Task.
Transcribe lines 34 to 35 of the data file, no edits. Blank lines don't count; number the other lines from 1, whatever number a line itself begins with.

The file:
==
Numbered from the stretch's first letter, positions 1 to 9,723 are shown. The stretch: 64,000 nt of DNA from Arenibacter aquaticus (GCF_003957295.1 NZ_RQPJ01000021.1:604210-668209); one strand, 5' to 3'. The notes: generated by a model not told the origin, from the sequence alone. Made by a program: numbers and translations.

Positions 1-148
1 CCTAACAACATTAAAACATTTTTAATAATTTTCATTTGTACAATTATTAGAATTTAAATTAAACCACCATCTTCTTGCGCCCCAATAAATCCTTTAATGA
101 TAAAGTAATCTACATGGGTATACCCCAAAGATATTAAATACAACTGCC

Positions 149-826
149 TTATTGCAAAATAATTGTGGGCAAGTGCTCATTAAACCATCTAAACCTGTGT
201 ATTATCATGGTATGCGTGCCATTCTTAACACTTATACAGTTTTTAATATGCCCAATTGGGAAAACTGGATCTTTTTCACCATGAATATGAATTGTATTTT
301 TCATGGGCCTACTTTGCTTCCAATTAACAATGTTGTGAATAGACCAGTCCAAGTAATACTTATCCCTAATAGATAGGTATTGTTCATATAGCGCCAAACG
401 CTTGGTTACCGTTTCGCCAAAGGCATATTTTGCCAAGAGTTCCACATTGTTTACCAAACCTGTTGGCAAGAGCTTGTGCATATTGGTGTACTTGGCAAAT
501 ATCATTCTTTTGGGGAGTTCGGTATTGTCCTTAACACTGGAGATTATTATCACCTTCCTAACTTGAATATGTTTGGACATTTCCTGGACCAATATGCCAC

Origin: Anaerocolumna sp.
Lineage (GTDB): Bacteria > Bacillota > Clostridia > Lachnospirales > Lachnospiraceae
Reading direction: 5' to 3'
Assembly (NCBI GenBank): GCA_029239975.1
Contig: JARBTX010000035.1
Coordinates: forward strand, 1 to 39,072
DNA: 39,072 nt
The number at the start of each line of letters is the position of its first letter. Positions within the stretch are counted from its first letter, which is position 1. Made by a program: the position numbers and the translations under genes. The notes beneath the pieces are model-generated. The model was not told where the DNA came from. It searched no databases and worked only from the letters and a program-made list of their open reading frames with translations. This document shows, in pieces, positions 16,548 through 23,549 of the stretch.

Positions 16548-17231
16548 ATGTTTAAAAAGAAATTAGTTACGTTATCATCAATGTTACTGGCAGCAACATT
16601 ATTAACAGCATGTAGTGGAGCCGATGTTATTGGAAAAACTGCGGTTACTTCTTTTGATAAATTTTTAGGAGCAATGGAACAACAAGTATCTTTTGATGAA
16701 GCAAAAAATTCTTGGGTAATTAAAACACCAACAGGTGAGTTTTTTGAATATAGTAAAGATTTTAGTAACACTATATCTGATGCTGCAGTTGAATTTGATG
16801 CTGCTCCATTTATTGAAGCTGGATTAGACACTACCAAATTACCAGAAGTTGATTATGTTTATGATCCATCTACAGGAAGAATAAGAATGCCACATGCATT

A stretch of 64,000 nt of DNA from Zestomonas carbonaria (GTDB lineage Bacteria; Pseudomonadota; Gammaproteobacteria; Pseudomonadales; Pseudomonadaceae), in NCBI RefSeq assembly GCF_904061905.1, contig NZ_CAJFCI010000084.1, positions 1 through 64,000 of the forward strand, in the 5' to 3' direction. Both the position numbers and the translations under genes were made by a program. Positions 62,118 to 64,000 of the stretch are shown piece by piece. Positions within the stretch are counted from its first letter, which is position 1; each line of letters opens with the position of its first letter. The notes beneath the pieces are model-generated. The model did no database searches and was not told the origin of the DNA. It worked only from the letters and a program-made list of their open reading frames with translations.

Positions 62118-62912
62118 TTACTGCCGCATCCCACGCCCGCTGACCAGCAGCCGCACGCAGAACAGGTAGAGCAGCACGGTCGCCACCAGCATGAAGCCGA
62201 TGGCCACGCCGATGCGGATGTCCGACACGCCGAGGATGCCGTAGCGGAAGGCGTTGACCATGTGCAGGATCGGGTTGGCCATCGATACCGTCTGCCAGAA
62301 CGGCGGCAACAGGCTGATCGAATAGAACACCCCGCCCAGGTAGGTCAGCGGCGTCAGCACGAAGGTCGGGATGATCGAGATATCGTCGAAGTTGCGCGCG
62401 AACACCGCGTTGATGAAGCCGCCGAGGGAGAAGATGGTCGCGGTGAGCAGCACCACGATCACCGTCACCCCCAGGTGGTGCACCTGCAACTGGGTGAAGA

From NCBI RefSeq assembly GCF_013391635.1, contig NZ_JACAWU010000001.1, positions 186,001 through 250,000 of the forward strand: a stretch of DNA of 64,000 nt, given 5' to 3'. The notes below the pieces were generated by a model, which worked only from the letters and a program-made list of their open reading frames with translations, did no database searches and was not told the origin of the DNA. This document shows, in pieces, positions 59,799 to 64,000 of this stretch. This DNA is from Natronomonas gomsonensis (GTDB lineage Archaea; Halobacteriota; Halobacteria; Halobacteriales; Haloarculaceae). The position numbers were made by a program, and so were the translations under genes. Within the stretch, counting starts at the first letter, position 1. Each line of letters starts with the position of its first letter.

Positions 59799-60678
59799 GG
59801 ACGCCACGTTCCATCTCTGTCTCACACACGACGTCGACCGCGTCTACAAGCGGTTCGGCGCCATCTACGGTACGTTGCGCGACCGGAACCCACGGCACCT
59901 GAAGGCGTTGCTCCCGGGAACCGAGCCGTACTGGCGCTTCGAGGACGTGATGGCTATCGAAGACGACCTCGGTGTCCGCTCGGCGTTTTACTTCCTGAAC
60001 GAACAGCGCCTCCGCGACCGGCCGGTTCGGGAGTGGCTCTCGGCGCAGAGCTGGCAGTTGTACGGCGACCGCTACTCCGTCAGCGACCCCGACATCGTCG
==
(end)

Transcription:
59901 GAAGGCGTTGCTCCCGGGAACCGAGCCGTACTGGCGCTTCGAGGACGTGATGGCTATCGAAGACGACCTCGGTGTCCGCTCGGCGTTTTACTTCCTGAAC
60001 GAACAGCGCCTCCGCGACCGGCCGGTTCGGGAGTGGCTCTCGGCGCAGAGCTGGCAGTTGTACGGCGACCGCTACTCCGTCAGCGACCCCGACATCGTCG